No matter which way they went the people needed to travel together in caravans. There were so many thieves and gangs roaming the roads that they needed to have a group, a large group, to keep the thieves at bay. I think that's a cool thought...traveling together to worship, celebrate, and sacrifice at the Lord's Temple.

Wednesday, October 12, 2011

What A Time For A Visit

Of all the visits Jesus made to Jerusalem one stands out as odd. When reading Luke 2 my focus has been on why an obedient boy would forget to leave town with his parents. I totally missed a whole other lesson.

According to A Visual Guide To Bible Events there was another point to be made. The Hebrews often related things to numbers, or in numbers. When the Babylonians destroyed the temple it was seventy years later that God provided a way for the exiles to return and rebuild it. From that time on the Hebrew nation began to look for God's deliverance at the end of a seventy year stretch.

Seventy years from the time the Romans seized Jerusalem people began looking for divine rescue again...and look who walks into the Temple. It's not the well-built-obviously-strong-man who can take on the whole Roman army with a single hand walking in and getting everyone's attention. It's a boy asking and answering questions as he prepares for his first step into adulthood.

Of course the people were wanting, expecting, and looking for a deliverer...not the Sacrificial Lamb Messiah. I knew they wanted Rome gone from their city, but I never quite got why there were so many people naming their babies Jesus, or why so many claimed to be the messiah, or why they didn't see his miracles as coming from the hand of God. Now it all makes sense.

How sad for the people who didn't catch on. I've got to wonder if there is ever a time that Jesus comes into my life as a deliverer and I don't recognize His hand at work because it's not the way I expected it to come. Ouch.

Wednesday, October 5, 2011

The Magi Re-visited

There's more to the story of Herod and the Persians who came to see Jesus than has ever been explained to me. Understanding the back story, as writers call it, makes the story so much easier to understand.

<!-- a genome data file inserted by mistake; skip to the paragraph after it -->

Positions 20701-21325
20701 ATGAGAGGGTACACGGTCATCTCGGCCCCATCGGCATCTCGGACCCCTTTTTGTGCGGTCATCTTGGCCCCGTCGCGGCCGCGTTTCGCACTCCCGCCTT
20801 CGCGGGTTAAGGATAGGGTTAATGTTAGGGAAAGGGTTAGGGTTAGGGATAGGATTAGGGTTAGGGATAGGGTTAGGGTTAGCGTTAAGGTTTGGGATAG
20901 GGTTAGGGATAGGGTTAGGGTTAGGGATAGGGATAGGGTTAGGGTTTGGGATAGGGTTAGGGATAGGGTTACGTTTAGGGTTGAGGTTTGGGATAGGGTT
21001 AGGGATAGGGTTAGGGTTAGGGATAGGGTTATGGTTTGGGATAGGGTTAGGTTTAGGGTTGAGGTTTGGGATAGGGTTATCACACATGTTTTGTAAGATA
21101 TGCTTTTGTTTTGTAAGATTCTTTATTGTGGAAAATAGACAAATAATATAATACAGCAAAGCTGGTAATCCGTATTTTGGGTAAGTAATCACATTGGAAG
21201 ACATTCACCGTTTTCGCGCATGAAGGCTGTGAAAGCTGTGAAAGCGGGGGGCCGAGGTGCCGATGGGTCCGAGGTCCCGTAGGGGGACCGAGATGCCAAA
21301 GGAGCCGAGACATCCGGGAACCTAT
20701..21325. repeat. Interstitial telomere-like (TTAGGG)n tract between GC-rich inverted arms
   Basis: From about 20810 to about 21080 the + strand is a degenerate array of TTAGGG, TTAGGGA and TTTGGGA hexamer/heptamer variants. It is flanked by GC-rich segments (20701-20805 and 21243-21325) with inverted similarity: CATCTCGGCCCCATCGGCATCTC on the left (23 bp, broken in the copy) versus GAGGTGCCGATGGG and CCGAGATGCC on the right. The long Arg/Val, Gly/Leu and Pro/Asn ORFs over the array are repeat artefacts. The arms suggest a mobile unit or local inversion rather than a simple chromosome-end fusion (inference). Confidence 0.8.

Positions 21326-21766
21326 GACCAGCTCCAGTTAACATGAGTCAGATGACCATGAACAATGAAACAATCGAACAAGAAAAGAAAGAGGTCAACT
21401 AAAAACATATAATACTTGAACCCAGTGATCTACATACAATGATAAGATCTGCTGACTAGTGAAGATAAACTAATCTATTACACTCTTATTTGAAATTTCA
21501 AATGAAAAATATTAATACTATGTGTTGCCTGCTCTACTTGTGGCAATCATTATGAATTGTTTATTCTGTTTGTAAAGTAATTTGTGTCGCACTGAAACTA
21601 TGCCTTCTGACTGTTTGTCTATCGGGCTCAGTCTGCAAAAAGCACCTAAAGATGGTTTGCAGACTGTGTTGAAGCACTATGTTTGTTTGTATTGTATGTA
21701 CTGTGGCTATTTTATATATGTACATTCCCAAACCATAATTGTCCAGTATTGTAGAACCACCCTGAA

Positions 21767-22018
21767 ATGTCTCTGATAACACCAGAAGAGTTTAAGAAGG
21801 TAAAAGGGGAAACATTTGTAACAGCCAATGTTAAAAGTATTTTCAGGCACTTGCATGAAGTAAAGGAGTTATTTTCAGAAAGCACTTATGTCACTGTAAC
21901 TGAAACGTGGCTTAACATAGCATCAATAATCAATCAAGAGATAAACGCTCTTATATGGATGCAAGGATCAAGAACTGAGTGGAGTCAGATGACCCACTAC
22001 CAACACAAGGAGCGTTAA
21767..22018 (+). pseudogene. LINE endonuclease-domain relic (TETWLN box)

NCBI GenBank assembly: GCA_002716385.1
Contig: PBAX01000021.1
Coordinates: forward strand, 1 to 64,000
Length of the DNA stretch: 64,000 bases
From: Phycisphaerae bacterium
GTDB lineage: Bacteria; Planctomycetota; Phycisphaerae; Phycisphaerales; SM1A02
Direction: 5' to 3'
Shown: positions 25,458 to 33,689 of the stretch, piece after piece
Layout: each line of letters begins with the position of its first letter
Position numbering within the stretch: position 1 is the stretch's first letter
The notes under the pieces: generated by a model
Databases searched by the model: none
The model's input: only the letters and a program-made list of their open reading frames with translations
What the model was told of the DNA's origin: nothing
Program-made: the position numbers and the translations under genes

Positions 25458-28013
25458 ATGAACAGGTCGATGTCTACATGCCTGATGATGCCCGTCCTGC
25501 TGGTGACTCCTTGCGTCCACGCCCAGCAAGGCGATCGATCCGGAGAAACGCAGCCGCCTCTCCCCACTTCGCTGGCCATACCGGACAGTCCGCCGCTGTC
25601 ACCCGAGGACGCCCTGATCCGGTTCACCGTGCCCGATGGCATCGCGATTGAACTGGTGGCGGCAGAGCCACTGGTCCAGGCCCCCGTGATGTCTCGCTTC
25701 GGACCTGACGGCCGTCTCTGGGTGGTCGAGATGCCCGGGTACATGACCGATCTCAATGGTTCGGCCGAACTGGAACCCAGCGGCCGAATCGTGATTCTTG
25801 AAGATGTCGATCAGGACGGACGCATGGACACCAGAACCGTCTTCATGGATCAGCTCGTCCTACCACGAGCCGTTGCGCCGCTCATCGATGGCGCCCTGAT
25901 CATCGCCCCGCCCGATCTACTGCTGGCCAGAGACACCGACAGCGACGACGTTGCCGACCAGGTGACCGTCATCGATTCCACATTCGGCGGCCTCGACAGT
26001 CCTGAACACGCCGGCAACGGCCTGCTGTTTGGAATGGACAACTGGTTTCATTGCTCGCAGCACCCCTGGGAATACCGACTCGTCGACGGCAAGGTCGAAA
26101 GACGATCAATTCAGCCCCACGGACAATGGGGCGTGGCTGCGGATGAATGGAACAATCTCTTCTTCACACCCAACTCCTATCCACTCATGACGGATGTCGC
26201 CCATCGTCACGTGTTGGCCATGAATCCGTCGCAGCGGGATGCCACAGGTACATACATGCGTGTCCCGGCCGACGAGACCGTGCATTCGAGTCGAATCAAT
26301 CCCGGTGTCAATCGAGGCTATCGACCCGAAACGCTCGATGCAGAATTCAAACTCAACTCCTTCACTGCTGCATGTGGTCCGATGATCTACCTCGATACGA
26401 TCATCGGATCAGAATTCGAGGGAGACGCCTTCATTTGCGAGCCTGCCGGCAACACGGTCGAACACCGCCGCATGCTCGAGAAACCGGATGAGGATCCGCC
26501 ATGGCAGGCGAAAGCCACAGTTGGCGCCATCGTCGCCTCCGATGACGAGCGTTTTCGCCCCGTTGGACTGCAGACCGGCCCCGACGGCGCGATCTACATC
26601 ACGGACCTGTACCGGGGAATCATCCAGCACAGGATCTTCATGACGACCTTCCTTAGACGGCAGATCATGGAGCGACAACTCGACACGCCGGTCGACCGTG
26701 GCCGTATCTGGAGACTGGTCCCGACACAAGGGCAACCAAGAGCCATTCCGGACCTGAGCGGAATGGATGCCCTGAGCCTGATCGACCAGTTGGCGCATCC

Twenty plus years before the magi walked into Jerusalem Herod had a run-in with the Persians. (By the way, Parthians and Persians seem to be synonymous.) Apparently, Jewish loyalists who were trying to get rid of Herod and his family enlisted the help of Persians. In the process Herod got out of Jerusalem while the getting was good and headed straight for Rome. He convinced the Roman Senate to acknowledge him as king of the Jews.

Of course, once Herod return to Judea he had to fight some battles for the right to keep the title. By battles, I mean he killed those he felt were a threat to his title, including two of his sons.

Some versions read that the magi came asking for the ‘true’, or ‘legitimate’, King of the Jews. I would bet that Herod was livid and saw these rich men with their rich gifts as a slap in the face. You see, in those days, it was considered good and proper to bring gifts and greetings to a new king. To not do so was quite an insult, a slap in the face so to speak. Considering Herod’s history with the Persians, we can assume they didn’t bring him any gifts when Rome gave him his title. Thus, the country had already previously given him quite an insult.

Yet, he put on a happy face and told them he wanted to also acknowledge this new king. Notice he did not go with them. I always wondered why he didn’t go with the magi and find out where Jesus was himself. How easy would that have been for him? Now, I know, that would have meant he was accepting Jesus’s place as King of the Jews.

Can you imagine how different things would have turned out if Herod had gone with the wise men? Herod would have lost his power...the people would have revolted against him...placing Jesus in the palace...Joseph, Mary, and Jesus would not have redeemed the stay in Egypt....Jesus would not have been raised in the quiet countryside away from the politics of Jerusalem...crucifying Jesus would never have happened. He would only have been God Incarnate. He would not be our Sacrificial Lamb understanding all the ways men fight temptations and deal with the struggles of life.

How awesome to have a friend like Him who choose to take the hard road for the greater good.